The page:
They've sought to make themselves - and their policies - known for years, but President Donald Trump has helped these immigration hawks set the agenda in unprecedented fashion.
Univision News has compiled a list of 15 protagonists helping to push immigration policies to the right during the first six months of Trump's presidency. Some were once marginal figures who have gained influence since Trump burst onto the political scene.
The list includes political leaders in Washington and in states that have championed initiatives against immigrants, as well as some behind-the-scenes activists and lobbyists.
For Trump's chief strategist Steve Bannon, immigration is a key topic. Prior to joining Trump's team, Bannon led the far right, anti-immigrant site Breitbart News. In the White House Bannon has promoted a nationalist agenda, which would establish limits on trade and immigration. He considers himself the guardian of Trump's most radical campaign promises, and hangs a whiteboard in his West Wing office that displays a list of Trump’s promises both fulfilled and pending. He has said that it’s “scary” that so many people in the U.S. were born abroad. "When you look and there's 61 million, 20 percent of the country, is immigrants—is that not a massive problem?” One of his reference books is "Le Camp des Saints,” a racist allegory of his fight against immigration.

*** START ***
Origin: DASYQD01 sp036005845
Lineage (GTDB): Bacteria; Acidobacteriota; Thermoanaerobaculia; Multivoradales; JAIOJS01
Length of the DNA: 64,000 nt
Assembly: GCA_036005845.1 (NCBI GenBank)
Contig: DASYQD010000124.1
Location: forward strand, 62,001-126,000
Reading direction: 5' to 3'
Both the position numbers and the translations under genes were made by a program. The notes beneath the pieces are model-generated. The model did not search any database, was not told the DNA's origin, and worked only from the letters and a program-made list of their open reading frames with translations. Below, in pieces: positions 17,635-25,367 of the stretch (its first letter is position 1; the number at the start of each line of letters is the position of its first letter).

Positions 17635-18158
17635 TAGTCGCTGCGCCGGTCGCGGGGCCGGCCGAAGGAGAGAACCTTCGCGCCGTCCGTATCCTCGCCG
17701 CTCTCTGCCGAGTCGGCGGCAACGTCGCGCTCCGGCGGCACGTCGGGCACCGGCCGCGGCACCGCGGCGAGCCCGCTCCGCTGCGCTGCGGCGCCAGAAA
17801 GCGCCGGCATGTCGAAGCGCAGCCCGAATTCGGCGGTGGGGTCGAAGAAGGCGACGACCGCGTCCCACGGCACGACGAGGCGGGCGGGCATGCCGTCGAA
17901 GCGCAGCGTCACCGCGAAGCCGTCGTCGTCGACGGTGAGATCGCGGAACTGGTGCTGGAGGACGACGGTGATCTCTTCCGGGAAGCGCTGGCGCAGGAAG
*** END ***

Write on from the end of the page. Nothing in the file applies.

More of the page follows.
A young Stephen Miller adopted nationalist ideas in reaction to the liberal and diverse environment of his Santa Monica, California, high school. As a student at Duke University he became a well-known conservative figure and later worked for Jeff Sessions, then a senator known for his right-wing positions on immigration issues. He joined Trump's campaign in early 2016, seduced by the mogul’s rhetoric and nationalism. Since then he has written Trump's speeches and worked on laws. He was the chief coordinator of the first executive order that prohibited immigration from several Muslim countries and now works with Senators Cotton and Perdue (both on this list) for approval of the RAISE Act, a law that would limit legal immigration.